Wednesday, March 21, 2007

300 for 150


A good movie is always worth the money you paid for. 300 is a good movie. Not really something I would plan to watch, not with all the blood and dirt but I went ahead just the same. The truth is, I gave in to an officemate’s invitation with a few coaxing from a couple of 300 film reviews which I’ve read without the authors knowing. I’d say my 2 hours and 5 minutes turned out as time well spent.

Initially, 300 is about the Spartan King, Leonidas, and 300 of his best soldiers facing the thousands of men of a Persian king who fancies himself as god and probably as a lady. (Note that I added the latter part of that conjunction.)

Being the big film that it is, the movie goes beyond its well-buffed main characters and capitalizes on courage, loyalty, women’s role in a man’s world, leadership, honor, and all of those good stuff you can think of.

Personally, even with his eight-pack abs (it extends up to his stomach and lower chest, really—a result of rigorous workout) Leonidas would have lulled me to sleep. But the cunning makers of this movie weren’t all about drawing audiences to drool over manly meat. They wanted their art to matter. And they were successful.

Leonidas wasn’t like Maximus of Gladiator who was a hunky bore. He was more rounded than Russel Crowe’s character. He was regal, sexy and witty. And he was all three at the perfect time he needed to be. He was dignified and well-endowed…with a healthy sense of humor—exactly the factors that made this film more than just about war and serious talks albeit it being set during a war where serious talks often commenced.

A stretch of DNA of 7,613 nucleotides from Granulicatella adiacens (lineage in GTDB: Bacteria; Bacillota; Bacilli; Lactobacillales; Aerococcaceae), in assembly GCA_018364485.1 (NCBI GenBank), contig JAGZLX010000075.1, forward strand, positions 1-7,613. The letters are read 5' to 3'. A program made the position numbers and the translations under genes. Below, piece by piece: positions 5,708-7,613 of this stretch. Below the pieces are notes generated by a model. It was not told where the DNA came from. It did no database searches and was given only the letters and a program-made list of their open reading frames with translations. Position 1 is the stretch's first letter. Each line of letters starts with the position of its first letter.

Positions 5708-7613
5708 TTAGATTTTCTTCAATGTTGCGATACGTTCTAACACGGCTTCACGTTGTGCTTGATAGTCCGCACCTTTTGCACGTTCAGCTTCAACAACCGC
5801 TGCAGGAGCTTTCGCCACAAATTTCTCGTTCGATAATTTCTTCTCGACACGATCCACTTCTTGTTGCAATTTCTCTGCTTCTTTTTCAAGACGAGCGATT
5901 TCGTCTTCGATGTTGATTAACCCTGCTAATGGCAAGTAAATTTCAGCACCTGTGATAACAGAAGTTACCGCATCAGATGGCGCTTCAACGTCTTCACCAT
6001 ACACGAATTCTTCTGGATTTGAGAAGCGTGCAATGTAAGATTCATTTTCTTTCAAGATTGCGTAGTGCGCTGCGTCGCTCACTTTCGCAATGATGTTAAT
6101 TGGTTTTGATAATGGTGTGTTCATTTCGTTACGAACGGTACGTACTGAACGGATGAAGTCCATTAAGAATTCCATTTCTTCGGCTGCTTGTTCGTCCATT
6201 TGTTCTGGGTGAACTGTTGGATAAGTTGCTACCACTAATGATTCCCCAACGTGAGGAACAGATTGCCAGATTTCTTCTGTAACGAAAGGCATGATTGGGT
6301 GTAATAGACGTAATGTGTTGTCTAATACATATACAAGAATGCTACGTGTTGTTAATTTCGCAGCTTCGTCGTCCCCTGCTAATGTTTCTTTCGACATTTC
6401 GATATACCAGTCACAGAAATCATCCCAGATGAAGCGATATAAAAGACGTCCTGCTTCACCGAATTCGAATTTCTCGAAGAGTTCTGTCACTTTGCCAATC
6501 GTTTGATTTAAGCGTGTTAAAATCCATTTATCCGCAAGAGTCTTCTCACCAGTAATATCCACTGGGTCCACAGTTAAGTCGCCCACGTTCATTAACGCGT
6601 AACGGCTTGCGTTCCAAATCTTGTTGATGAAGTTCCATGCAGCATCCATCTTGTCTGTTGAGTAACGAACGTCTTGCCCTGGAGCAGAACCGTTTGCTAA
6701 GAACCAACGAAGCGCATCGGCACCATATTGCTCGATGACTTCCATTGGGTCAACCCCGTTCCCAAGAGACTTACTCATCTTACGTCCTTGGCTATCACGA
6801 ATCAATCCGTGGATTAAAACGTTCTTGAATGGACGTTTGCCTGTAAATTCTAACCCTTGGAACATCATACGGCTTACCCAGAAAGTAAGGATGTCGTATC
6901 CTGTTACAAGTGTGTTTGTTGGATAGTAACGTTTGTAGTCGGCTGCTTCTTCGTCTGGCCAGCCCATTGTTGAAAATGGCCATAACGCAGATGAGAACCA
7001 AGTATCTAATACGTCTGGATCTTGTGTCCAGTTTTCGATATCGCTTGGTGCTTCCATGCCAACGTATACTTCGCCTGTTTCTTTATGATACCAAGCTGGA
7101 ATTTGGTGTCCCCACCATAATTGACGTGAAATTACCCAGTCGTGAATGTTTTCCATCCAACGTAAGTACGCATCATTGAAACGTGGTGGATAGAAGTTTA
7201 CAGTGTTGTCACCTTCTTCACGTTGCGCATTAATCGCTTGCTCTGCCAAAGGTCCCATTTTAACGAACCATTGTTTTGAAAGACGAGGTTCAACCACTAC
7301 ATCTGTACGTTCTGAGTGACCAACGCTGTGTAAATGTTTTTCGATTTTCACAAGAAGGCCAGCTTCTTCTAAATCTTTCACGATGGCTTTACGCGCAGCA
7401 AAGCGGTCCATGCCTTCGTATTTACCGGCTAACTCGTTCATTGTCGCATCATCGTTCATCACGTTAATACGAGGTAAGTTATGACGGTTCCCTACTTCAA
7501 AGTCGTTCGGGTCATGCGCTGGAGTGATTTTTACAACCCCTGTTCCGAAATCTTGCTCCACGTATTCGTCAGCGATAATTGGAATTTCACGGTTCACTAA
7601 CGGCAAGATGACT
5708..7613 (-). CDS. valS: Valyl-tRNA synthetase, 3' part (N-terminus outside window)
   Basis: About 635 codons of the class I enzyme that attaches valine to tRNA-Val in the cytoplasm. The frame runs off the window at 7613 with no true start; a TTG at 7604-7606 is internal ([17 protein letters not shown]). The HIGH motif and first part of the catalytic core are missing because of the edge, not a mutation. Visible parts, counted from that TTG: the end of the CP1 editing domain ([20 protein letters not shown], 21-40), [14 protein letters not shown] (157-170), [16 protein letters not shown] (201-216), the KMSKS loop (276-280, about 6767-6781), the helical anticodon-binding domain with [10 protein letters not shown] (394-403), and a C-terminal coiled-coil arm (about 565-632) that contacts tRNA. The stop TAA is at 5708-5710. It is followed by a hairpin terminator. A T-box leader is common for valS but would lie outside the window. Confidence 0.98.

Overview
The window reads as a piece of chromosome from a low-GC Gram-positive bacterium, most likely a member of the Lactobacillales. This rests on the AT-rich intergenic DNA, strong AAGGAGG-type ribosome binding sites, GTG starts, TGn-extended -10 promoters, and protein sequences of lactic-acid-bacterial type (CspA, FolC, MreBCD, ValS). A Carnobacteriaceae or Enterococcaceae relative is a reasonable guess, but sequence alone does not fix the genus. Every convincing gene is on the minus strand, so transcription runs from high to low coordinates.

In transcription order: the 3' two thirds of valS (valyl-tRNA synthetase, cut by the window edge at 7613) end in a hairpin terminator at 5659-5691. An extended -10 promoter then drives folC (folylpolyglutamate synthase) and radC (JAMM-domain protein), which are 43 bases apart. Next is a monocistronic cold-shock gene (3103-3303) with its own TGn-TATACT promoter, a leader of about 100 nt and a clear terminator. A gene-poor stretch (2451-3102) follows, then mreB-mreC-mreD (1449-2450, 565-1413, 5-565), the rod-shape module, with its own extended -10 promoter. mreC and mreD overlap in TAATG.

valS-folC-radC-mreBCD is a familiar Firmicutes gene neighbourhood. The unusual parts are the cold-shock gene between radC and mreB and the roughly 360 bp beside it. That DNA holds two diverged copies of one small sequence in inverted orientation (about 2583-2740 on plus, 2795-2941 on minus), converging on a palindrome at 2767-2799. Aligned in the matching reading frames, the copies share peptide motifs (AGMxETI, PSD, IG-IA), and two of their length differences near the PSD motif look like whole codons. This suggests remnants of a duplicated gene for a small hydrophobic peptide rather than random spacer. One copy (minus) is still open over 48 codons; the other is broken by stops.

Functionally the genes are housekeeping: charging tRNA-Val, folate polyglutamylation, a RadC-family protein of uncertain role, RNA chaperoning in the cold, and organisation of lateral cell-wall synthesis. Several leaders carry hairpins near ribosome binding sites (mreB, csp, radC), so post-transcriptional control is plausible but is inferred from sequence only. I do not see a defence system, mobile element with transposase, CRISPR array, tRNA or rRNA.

The cinematography of this film is impressive—what with a year and a half of perfecting it! And if I further rave how great this film is I am afraid I will really go beyond the 300 word-quota I’ve set in writing this review as I am now on my 342nd.

We all know that the Spartans are warriors and part of their culture is their impenetrable defensive formation better known as phalanx. The phalanx got me thinking. Why can’t we Pinoys work the way a phalanx does? You see, if we work as one unit, we can move forward as the Spartans did amidst the thousands, if not millions of Persians pushing them back. Of course we all have to be committed because when one of us goes astray, our phalanx will have a weak point which may bring us to our downfall. We all wouldn’t want that.

About the traitors, well, perhaps we can take care of them by doing what the Spartan Queen did to their politician traitor: punish him in a way that won’t be quick, that he won’t enjoy because by betraying us, he has ceased to be one of us. Or we could wish him eternal life which he can spend bearing witness to the effects of his betrayal, the way Leonidas wished the Quasimodo-looking character.

When I was studying the Greek life, I always thought of the Spartans as barbaric war freaks. I guess, they’re not that at all. They were warriors, alright, but they were dignified warriors. If we were half as dignified as they were, we wouldn’t see potential politicians dancing on TV just to win our votes. We can be like them though. And if we were, things in our country may be better.

I don’t know.

I just spent hard-earned P150.00 for a well done movie. I got inspired. And perhaps I am finding a way to make the most of what I dished out. I got entertained and if I can improve my country, too, then I will get twice with what I paid for--that's a clear 300 for my 150!

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